Three tribal men in Vietnam had been friends for decades, helping each other through financial hardships, family struggles and illnesses by means of one great, shared love – marijuana.
Illegal and condemned by the government since they were teenagers in the 1960s, marijuana seemed to be the only constant in their frequently unpredictable lives. Through a street dealer who had become fast friends with one of the men, Binh*, they enjoyed a steady supply of cannabis that became a stable presence when all else – relationships, income, health – crumbled.
By the time the three friends were in their 40s, each one planned his days with the sole goal of carving out a time when they could gather at one private place or another to roll some weed before going to bed.
Each one planned his days with the sole goal of carving out a time when they could gather at one private place or another to roll some weed before going to bed.
They weren’t into heroin or cocaine, but some of their children were, and as they grew older the three men required greater and greater amounts of weed to escape the devastating setbacks in their lives – kids lost to street life or drugs, hollowed-out marriages. The memory and mood of the three friends stood in a pot-addled shambles when a native missionary who had befriended one of them, Giang*, explained the gospel to him.
Giang felt a faint light breaking through the fog, and after visiting the missionary’s church, he invited Binh and the other friend, Danh, to join him. They were in their late 60s.
As they learned about God while attending worship services at the 300-member church in the communist country, they also sensed the fellowship of the Holy Spirit – without knowing it, they were breathing it in. Unlike the other two, Danh’s wife had not yet left him, and she joined them at the services.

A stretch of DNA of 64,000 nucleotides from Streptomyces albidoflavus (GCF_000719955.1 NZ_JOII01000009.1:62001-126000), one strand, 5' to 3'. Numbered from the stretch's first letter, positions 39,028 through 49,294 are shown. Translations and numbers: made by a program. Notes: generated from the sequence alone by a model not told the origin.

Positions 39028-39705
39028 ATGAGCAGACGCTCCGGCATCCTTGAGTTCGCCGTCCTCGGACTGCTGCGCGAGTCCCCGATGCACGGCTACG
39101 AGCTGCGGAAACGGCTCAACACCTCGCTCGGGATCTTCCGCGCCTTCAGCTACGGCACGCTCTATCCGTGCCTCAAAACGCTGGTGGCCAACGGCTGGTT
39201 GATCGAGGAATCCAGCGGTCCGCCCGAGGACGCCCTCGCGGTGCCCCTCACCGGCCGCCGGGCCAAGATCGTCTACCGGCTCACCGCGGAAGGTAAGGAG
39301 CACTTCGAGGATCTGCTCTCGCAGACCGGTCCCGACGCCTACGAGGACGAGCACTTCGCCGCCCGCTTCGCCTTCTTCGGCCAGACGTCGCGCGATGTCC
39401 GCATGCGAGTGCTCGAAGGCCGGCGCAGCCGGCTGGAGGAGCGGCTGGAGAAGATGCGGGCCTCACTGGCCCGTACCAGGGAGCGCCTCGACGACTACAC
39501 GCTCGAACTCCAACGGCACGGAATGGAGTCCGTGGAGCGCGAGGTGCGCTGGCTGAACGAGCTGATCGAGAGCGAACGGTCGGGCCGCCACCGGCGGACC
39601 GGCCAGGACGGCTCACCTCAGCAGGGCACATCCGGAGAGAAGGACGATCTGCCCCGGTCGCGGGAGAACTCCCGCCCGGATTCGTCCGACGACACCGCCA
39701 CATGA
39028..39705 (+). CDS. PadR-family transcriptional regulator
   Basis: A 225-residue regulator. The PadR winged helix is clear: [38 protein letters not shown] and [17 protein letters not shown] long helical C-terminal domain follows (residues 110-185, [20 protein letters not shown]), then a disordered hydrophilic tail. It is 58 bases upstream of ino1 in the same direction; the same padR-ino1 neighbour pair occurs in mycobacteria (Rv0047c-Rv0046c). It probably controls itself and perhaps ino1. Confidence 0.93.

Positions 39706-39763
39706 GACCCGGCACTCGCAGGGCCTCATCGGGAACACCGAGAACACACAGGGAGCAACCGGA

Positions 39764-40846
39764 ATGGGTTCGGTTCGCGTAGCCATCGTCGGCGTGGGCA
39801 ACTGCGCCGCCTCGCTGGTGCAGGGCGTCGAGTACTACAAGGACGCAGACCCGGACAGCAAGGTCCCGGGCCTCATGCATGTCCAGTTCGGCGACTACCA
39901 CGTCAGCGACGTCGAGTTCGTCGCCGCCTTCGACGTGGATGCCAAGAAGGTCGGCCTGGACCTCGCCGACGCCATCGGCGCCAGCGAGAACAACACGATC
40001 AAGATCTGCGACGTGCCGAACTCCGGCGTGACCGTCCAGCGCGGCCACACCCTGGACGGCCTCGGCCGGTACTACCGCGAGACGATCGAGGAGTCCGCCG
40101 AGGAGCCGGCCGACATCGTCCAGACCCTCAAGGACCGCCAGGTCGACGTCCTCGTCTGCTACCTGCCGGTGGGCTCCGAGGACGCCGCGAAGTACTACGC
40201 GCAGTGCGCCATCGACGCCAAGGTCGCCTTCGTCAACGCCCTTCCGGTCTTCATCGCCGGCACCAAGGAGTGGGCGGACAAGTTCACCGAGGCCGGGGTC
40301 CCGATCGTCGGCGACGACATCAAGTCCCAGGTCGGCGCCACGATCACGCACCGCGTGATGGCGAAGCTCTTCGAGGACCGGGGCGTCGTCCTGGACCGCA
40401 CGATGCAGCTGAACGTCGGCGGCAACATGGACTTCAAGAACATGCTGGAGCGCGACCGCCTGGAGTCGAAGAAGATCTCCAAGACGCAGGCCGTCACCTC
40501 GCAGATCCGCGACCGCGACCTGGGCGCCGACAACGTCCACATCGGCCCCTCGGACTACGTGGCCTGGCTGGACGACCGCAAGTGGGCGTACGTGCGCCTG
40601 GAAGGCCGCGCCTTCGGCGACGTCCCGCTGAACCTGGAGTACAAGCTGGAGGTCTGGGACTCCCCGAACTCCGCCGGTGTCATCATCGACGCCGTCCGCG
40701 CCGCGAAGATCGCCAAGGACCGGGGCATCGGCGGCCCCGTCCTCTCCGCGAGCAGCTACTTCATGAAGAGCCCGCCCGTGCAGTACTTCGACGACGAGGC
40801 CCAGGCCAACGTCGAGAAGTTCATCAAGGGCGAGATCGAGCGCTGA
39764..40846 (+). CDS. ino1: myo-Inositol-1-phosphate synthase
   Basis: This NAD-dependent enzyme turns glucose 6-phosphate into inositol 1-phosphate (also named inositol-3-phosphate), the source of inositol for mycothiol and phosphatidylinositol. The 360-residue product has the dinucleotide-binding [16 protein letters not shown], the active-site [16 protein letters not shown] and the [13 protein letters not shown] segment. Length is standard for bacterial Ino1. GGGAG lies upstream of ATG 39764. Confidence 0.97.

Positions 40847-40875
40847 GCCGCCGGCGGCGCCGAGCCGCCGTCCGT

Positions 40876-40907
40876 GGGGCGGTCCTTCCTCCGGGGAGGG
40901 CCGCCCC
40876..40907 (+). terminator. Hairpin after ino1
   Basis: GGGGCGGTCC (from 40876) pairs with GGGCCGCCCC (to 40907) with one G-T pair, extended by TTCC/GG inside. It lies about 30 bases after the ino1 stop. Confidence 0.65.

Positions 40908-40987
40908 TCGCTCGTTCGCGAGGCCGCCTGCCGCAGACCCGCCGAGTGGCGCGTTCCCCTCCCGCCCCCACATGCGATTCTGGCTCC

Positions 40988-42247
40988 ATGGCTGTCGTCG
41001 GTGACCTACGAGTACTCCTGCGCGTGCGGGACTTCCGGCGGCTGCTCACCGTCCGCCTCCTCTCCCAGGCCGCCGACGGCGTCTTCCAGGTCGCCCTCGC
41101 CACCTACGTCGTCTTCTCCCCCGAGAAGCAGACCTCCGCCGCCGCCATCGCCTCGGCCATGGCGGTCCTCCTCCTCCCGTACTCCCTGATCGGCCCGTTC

The preacher seemed to be against smoking, much less using illegal substances. The three aging men felt drawn to the services but remained at arms’ length from Jesus. When a native ministry leader arrived as a guest preacher one Sunday, however, their missionary friend introduced them to him afterward. The ministry leader asked them what was standing between them and accepting Christ.
“We have been smoking hash all our lives,” Binh told him. “We can’t give it up.”
When he asked them if they believed that Christ could heal them, and could they believe with all their soul that He could help them, Giang chimed in: “Yes – we can either believe or die smoking hash.”
The ministry leader prayed for them.
“When I returned three months later,” he said, “all three of them were no longer smoking hash. They had put their trust in Christ and were testifying to others how He had changed their lives.”
The gospel is bringing fresh hope to hurting people throughout Vietnam through the work of such native missionaries. Please consider a gift today to send this light into the dark corners of people’s hearts and homes.
*Names changed for security reasons